An overview of a method to encourage documentation of problem-solving to ensure continuity in IT service and support across your organization.

by Evan Carlson
Date Published January 3, 2022 - Last Updated January 20, 2023

There’s an old saying: if you do what you always did, you’ll get what you always got. That is definitely true in the support industry, and the pandemic proved that the way businesses have always operated isn’t necessarily the best way to support employees in the future.

And while knowledge has always been the backbone of the IT service desk and other support teams, it hasn’t always been at the forefront of everyone’s minds when thinking about excellent service. To create change, many organizations are now looking to Knowledge Centered Service (KCS) and KCS thinking as a new way to provide faster, smarter, and stronger support.

Knowledge Centered Service/Support, or KCS, is a way of thinking that prioritizes knowledge sharing and creation to provide an exceptional customer and employee experience. The Consortium for Service Innovation points out that KCS is a simple idea: integrate the creation and maintenance of knowledge into the process of interaction.

There are four core-principles of KCS:

  • Abundance: Share more, learn more
  • Create Value: Work tasks; think big picture
  • Demand Driven: Knowledge is a by-product of interaction
  • Trust: Engage, empower, motivate
  • But what does that look like in practice?

KCS thinking looks a lot like problem management when you get down to it. By that, I mean that when incidents are connected to a larger problem, typically there is documentation within the ITSM tool on how to resolve the problem. So when a new incident comes in related to that problem, the agent would know to first look at the notes of how it was fixed last time, and go from there.

You can think of KCS along these same lines. When something happens – be it an incident or a service request, the agent would first consult the knowledge database to see if a fix already exists, and, if so, follow those guidelines. If nothing exists, the agent would quickly document how to resolve the problem and update the knowledge database.

This might seem time-consuming, but in reality this ensures a level of service continuity that creates more seamless and reliable support. You can almost think of KCS thinking as agents operating off recipe cards to whip up the right result.

Of course, there are additional loops and factors in KCS which take into account the amount of knowledge and the health of that knowledge, with a focus on continual addition and refinement of knowledge articles. For now, it’s important to know that KCS-thinking puts a focus on eliminating knowledge bottlenecks to better serve the customer.

Benefits of Knowledge Centered Service

I mentioned that KCS-thinking may be time-consuming, but there are more benefits that outweigh that point. For example, KCS-thinking ensures that new agents are able to hit the ground running without extensive training. It also takes the guesswork out of solving repetitive issues. In addition, as the agent learns the knowledge management system, they are able to navigate it quickly for more complex problems.

How to Shift to Knowledge Centered Service

Ultimately, the goal of KCS thinking is to integrate the use of an intelligent knowledge base into the workflows of agents. That means you need to:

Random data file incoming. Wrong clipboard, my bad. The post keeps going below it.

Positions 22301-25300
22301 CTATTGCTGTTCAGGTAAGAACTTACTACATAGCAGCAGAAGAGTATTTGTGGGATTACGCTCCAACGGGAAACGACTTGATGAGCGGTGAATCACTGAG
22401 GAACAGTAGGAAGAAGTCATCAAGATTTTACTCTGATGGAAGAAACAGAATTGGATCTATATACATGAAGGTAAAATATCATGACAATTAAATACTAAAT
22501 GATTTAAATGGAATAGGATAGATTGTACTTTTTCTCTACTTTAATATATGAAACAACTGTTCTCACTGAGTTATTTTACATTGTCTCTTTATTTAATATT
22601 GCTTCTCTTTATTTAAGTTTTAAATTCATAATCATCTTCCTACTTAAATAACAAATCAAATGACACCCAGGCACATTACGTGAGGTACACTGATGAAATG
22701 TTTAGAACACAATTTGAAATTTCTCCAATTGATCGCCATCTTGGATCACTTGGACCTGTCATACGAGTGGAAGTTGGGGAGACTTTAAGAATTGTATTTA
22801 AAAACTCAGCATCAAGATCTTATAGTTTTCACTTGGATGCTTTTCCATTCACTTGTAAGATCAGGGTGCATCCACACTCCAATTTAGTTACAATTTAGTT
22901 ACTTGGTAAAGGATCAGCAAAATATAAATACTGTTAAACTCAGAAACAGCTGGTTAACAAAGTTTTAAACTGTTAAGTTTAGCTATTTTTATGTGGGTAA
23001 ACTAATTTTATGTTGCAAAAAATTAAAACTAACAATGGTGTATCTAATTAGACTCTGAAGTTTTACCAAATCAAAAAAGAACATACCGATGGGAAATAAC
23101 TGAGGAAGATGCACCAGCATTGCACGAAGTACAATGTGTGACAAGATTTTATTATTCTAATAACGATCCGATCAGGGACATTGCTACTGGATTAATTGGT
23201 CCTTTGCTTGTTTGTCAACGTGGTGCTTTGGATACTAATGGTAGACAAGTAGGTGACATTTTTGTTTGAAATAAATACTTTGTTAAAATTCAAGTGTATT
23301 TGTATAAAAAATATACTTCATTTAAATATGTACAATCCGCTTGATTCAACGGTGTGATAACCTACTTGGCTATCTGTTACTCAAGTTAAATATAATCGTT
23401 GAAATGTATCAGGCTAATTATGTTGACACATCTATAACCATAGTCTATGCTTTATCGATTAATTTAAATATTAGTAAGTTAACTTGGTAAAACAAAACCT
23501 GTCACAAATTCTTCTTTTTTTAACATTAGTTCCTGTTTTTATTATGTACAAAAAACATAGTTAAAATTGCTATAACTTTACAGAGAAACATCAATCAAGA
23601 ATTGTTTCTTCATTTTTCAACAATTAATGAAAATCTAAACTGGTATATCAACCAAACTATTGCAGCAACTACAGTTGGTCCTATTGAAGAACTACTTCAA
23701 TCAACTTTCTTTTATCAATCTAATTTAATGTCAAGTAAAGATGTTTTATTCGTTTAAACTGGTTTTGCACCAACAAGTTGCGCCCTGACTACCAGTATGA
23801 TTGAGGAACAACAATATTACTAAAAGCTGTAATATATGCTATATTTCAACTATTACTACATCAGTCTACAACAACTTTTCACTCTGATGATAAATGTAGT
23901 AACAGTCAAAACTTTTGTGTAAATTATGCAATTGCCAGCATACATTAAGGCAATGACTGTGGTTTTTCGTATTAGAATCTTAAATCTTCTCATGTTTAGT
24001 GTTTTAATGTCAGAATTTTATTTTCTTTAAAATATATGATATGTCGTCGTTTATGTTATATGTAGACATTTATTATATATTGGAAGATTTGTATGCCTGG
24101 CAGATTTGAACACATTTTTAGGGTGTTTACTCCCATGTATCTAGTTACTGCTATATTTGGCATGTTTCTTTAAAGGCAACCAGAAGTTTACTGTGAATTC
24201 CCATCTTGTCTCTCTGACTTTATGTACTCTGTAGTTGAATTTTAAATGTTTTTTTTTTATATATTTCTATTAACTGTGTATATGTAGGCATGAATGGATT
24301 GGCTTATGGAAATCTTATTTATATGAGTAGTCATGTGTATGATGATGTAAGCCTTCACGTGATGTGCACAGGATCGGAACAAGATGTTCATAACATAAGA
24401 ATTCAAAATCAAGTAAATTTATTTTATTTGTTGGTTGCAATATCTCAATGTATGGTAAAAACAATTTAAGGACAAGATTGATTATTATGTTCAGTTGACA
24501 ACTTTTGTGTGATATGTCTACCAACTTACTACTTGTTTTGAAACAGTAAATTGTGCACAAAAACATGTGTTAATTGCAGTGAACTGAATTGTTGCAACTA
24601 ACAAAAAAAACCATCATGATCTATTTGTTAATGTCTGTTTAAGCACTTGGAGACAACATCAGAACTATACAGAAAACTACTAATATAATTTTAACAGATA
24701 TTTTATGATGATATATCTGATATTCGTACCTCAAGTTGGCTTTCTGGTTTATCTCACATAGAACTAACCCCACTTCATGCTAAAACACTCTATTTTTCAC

• Focus on content creation as a product of problem resolution
  • Evolve that content based on use
  • Create an intelligent knowledge base that can be used by many
  • Continually collaborate, share, and improve upon that knowledge base

This all starts with a mindset shift. Getting agents used to documenting the way they resolved tickets can seem arduous, but is important. The next step is to gather feedback from both agents and customers on what type of knowledge is the most useful and helpful to them, so that you can ensure the knowledge will be used.

As with any knowledge base, it should be integrated into a knowledge management system that is accessible via self-service portals or within the ITSM tool. You can even go a step further and make knowledge accessible via an integrated omnichannel chatbot. Either way, knowledge articles shouldn’t be lengthy or full of jargon. The key is to get the knowledge in front of the people who need it in a format they can use and easily digest.

Finally, you’ll need to create a strategy to market the database and to continually review and refine your knowledge base. This might look like inviting agents to update live documents, or it might mean gathering feedback via surveys and implementing that feedback into the documents. Either way, your knowledge base should be a continually living, changing, growing thing.

The key to KCS thinking is remembering that at the heart of all of your efforts is knowledge to better serve the customer. If the customer and agent experiences are not the center of your knowledge base, then the effort will ultimately fall flat. But when you can harness the power of collective knowledge and eliminate knowledge silos, you’ll be able to provide next-level service and support to employees and customers alike.

Evan Carlson, a member of the HDI 2021 Strategic Advisory Board, was hired in 2010 as EasyVista’s first North American employee. During his tenure, Carlson has served in a variety of roles and now serves as the Chief Revenue Officer (CRO) of EasyVista North America. As a result of his and his teams’ efforts, EasyVista has been named in Gartner’s Magic Quadrant for IT Service Management Tools ten years in a row.

Tag(s): best practice, business alignment, business intelligence, business of support, supportworld


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